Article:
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Did Mormon-Owned Brigham Young University Lift Ban on Same-Sex Kisses?

Kate Foster and Franchesca Lopez
Kate Foster and Franchesca Lopez via Twitter

Students are celebrating a new "Honor Code" without the ban, but some fear the school will still punish such actions.

Students at Mormon Church-owned Brigham Young University celebrated with same-sex kisses Wednesday as the school appeared to remove a ban on such actions, but some worried that officials were backtracking.

The university quietly issued a new form of its Honor Code without the long-standing section on "Homosexual Behavior," which prohibited "all forms of physical intimacy that give expression to homosexual feelings," The Salt Lake Tribune reports. That had been understood to ban kissing, holding hands, and other displays of affection between people of the same sex. The code retains a ban on "any sexual relations outside a marriage between a man and a woman."

Students Franchesca Lopez and Kate Foster marked the occasion with a kiss near the statue of early church leader Brigham Young at the university's main campus in Provo, Utah, the Tribune reports. Lopez, who identifies as bisexual, "then danced around the campus ... holding hands with other female students and singing the Katy Perry hit 'I Kissed a Girl,'" according to the paper.

Lopez said a counselor at the BYU Honor Code Office told her the new code meant students would no longer be expelled or otherwise disciplined for same-sex kisses or handholding, and other students and alumni said they had been given similar guidance. However, school administrators were publicly more cagey about what the change meant.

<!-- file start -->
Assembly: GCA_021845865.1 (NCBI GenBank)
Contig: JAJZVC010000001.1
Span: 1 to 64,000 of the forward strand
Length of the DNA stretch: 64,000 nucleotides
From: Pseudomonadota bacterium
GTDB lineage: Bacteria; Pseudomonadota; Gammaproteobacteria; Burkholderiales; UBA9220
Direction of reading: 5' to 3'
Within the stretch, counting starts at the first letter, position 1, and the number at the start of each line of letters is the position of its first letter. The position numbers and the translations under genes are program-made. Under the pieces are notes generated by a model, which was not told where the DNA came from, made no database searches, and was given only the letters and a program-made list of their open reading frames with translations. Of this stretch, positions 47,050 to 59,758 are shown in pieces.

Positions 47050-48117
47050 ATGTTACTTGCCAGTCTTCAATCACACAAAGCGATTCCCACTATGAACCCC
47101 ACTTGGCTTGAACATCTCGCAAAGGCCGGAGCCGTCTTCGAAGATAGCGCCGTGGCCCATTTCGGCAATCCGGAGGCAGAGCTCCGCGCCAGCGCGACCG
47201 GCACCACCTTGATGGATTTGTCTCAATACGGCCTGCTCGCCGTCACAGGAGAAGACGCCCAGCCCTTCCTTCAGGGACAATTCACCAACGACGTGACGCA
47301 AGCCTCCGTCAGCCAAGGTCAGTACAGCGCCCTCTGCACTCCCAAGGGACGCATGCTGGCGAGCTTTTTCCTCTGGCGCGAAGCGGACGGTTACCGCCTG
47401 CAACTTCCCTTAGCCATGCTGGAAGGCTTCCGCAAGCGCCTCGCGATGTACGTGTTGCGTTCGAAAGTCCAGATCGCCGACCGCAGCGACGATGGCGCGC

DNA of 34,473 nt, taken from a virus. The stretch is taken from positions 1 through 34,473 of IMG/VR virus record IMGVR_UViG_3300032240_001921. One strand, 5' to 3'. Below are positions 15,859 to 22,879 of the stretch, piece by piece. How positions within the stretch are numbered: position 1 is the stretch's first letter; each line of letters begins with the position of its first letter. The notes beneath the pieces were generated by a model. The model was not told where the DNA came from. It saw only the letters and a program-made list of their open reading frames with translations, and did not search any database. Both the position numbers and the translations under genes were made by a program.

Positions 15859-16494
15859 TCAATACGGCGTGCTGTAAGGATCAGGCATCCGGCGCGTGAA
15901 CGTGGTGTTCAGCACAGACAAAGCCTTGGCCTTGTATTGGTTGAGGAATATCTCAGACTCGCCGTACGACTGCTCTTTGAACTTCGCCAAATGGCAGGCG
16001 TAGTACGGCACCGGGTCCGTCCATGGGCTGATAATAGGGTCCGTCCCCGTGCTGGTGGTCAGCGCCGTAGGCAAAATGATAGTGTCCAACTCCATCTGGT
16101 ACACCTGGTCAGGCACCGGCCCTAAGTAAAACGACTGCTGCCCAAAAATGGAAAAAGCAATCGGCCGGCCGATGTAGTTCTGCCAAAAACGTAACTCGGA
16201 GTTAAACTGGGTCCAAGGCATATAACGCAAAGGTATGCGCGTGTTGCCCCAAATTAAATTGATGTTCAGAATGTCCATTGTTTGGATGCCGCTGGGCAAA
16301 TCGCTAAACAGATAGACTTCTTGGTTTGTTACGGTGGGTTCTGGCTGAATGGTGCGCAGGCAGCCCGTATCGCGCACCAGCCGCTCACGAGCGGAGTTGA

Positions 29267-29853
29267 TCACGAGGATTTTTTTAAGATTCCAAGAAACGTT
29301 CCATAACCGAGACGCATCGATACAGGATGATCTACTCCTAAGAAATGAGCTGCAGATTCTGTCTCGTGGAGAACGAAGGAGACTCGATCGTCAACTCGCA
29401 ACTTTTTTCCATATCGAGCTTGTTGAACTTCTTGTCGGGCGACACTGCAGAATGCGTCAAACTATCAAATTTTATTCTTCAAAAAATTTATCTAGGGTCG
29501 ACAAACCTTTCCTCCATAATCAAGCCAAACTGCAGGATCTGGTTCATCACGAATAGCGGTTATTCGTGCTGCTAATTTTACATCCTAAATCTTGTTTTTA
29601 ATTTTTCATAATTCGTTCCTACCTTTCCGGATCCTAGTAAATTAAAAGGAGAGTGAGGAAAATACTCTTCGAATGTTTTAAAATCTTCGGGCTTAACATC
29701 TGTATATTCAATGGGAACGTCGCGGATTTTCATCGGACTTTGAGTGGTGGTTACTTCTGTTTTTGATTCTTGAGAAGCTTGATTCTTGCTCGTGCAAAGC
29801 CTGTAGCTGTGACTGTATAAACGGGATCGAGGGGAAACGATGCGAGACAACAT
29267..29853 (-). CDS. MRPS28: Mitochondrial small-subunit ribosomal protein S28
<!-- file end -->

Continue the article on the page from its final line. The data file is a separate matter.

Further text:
In a series of tweets Wednesday, BYU officials said there had been "miscommunication" about the new code. "Even though we have removed the more prescriptive language, the principles of the Honor Code remain the same," the tweets read. "The Honor Code Office will handle questions that arise on a case by case basis. For example, since dating means different things to different people, the Honor Code Office will work with students individually."

The university "did not explicitly say Wednesday whether certain forms of affection, such as holding hands or kissing, would now be acceptable between people of the same gender," the Tribune notes.

Recent BYU graduate Jaclyn Foster told the paper it appears the school wants "to retain the power to punish queer students" but doesn't want "to have a written rule against it for plausible deniability reasons." She called this "the cherry on top of the transphobic sundae."

The transphobia was evident in a new policy handbook released Wednesday by the Church of Jesus Christ of Latter-day Saints, as the Mormon Church is officially known. The new book makes clear that members who transition either medically or socially will face restrictions, and it reaffirms the church's belief that gender is fixed at birth.

The handbook did remove widely condemned language that called same-sex marriages "apostasy" -- rejection of church teachings -- although the church still considers them a serious transgression. It also removed a policy denying baptism to children whose primary residence is with a same-sex couple.

Watch the response to the new Honor Code below.

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